John McNulty, associate professor of political science, was quoted in The Christian Science Monitor on Nov. 13, about Sarah Palin being another candidate in waiting with a paid TV gig on TLC. “Politicians have always looked for novel avenues to reach an audience,” he said.
Kalpesh Desai, associate professor of marketing in the School of Management, was mentioned in 17 publications including The New York Times and The Wall Street Journal, in articles discussing his study of credit cards increasing impulsive food purchases. According to Desai and colleagues, “First, there is a correlation between unhealthiness and impulsiveness of food items: Unhealthy food items also tend to elicit impulsive responses. Second, cash payments are psychologically more painful than card payments, and this pain of payment can curb the impulsive responses to buy unhealthy food items.”
Mark Lenzenweger, distinguished professor of psychology, was interviewed by several publications and news services worldwide including Kotaku, United Press International, Bioportfolio and OfficialWire on Nov. 11, in articles about learning a hobby or other complex activity with the help of an adult helping a child avoid developing personality disorders later. “Spending time as a child with a trusted adult reading, learning a hobby or other complex task maybe help a child progress to a richer, more differentiated and fuller psychological experience,” Lenzenweger said.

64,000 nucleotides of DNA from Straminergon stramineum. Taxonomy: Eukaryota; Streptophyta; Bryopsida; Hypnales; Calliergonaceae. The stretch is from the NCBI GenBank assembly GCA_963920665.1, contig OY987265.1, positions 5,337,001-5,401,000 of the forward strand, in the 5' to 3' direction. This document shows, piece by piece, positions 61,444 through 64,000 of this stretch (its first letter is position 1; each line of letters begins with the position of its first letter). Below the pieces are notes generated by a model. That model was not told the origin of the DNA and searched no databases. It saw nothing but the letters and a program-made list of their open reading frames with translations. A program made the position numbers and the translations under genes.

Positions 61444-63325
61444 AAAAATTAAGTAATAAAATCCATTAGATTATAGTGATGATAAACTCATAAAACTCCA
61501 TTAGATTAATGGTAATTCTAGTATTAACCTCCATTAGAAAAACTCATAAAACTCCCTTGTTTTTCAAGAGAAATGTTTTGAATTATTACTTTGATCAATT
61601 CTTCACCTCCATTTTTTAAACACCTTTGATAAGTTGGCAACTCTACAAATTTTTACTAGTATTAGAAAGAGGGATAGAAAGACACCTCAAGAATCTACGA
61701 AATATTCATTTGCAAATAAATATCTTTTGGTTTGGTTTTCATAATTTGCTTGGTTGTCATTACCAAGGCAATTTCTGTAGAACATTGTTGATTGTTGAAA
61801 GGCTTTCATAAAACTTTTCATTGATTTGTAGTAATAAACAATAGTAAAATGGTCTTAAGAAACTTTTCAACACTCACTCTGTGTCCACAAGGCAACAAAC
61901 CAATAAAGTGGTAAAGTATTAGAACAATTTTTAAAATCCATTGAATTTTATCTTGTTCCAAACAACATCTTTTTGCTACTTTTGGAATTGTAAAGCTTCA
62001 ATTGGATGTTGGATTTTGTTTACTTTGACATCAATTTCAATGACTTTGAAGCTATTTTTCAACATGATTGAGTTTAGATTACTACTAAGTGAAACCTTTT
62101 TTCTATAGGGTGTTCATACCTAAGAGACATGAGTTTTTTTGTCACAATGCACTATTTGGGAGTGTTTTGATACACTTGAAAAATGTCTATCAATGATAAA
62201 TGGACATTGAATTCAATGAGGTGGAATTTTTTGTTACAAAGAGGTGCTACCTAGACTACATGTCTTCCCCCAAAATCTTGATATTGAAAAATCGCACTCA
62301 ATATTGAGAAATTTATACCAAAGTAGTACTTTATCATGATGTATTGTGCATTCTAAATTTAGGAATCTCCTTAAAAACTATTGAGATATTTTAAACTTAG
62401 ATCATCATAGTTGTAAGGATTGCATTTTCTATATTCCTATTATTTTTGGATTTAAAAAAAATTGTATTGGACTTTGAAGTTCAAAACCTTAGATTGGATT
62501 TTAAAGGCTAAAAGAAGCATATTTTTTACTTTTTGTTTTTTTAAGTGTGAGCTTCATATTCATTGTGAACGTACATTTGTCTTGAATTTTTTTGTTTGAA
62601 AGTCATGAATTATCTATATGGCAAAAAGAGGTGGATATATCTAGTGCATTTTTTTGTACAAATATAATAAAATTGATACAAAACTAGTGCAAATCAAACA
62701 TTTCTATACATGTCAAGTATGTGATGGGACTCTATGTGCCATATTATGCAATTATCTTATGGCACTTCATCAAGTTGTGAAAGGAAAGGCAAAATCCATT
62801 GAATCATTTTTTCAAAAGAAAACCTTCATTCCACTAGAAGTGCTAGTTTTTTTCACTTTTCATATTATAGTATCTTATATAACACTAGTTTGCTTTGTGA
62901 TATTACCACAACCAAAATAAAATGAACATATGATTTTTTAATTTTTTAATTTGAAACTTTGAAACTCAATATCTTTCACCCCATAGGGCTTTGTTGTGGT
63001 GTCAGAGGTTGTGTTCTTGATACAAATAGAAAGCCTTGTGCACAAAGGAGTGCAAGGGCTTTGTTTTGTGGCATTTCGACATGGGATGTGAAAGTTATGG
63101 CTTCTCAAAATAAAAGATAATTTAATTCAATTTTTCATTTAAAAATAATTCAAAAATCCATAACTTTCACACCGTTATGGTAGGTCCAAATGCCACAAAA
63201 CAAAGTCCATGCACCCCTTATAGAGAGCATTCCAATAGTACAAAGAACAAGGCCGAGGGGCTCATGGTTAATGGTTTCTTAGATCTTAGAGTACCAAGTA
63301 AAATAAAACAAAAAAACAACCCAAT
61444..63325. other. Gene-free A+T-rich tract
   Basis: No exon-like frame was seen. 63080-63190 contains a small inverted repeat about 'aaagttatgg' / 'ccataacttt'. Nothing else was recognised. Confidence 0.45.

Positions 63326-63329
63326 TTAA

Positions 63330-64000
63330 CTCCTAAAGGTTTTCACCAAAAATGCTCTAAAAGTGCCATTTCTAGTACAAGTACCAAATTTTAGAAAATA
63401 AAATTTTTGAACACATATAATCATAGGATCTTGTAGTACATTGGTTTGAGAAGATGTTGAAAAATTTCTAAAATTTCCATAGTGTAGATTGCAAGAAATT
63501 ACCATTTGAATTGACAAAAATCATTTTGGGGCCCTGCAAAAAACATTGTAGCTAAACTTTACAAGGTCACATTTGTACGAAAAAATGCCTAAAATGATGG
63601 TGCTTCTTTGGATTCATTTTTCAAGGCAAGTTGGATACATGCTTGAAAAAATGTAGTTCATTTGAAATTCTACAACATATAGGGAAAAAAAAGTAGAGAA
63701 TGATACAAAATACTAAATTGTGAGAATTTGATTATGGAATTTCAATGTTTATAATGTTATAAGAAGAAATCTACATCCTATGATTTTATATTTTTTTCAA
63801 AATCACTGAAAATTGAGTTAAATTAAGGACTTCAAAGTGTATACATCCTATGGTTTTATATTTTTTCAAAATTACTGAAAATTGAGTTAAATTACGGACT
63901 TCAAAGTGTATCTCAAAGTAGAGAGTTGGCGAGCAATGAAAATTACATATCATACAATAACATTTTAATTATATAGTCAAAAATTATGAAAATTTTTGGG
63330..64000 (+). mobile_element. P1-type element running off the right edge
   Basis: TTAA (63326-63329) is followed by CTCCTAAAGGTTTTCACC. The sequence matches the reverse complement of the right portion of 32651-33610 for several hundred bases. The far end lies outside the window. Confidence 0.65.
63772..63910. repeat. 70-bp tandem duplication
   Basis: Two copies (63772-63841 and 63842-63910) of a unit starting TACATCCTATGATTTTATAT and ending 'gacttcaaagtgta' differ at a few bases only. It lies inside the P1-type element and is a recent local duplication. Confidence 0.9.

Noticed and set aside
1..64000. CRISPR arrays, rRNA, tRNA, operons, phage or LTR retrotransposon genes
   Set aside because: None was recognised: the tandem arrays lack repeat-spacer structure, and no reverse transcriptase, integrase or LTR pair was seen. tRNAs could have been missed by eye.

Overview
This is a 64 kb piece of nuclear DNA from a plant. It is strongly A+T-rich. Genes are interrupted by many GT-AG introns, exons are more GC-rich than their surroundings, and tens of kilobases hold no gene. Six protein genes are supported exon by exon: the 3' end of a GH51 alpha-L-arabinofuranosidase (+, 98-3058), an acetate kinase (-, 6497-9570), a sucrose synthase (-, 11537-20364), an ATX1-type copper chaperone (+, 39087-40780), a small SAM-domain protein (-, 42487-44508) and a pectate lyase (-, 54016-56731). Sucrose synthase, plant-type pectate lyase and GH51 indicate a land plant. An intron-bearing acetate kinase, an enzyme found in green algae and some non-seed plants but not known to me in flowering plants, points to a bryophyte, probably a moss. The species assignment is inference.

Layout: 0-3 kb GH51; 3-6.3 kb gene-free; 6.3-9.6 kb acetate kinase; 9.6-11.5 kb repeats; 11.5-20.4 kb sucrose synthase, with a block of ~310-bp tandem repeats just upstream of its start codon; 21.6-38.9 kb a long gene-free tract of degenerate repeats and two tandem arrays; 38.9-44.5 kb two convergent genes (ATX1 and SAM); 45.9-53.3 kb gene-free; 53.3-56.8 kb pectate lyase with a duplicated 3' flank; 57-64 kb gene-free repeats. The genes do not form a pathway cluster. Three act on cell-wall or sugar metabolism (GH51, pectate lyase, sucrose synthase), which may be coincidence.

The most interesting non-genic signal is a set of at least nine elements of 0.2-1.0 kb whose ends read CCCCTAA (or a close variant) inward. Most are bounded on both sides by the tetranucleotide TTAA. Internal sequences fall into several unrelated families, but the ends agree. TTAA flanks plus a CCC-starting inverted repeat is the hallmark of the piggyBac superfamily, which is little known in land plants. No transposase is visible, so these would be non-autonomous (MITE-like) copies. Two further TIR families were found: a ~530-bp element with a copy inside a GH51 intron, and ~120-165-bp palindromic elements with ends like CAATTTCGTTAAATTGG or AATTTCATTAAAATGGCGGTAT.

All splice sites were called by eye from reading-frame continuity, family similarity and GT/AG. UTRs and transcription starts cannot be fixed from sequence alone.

Adam Flint, adjunct lecturer of Latin American and Caribbean studies, and environmental studies, was interviewed by Fox 40 News regarding polls showing the majority of Broome county residents support gas drilling. Flint, who opposes fracking, said, “If indeed they did not ask people questions to test whether their knowledge was so good as these folks say it is in terms of the facts, no I don’t, but until I see that poll with the questions posted on the county’s website, I have no reason to trust these results.”
Changhong Ke, assistant professor of mechanical engineering, was mentioned on TMC News on Nov. 4, in an article recognizing Air Force Office of Scientific Research Award recipients. This grant was only given to 43 scientists and engineers through its young investigator research program.
Zu-Yan Chen, professor of Asian and Asian American studies, was quoted in the Press & Sun Bulletin on Nov. 3, in an article about a performance titled “Songs of Silk” - a celebration of Chinese opera and arts. “This concert is the only one of its kind in the United States. No one else has this combination, so it’s really a chance for our community to appreciate Chinese performance arts,” Chen said.
Pete Napolitano, director of auxiliary services, was featured in FoodService Director on Nov. 2, regarding changes to the traditional freshmen picnic. Instead of hamburgers, hot dogs, barbecued chicken, salads and desserts served on long tables, Napolitano challenged Sodexo to come up with something different, and Sodexo followed through with a Hawaiian theme. “It was an amazing sight. It was quite impressive,” Napolitano said.
William G Martin, professor of sociology, was featured in the Press & Sun Bulletin on Nov. 2 in guest viewpoint he wrote about state detention and how he believes it is wrong for upstate and at-risk youths. Martin wrote, “Much money will be saved by closing facilities and prisons, but, as in the closing of mental health facilities a generation ago, poor youth are most likely to be dumped onto the streets and into homeless shelters – and thus be diverted back into the prison pipeline as adults.”
Last Updated: 6/23/11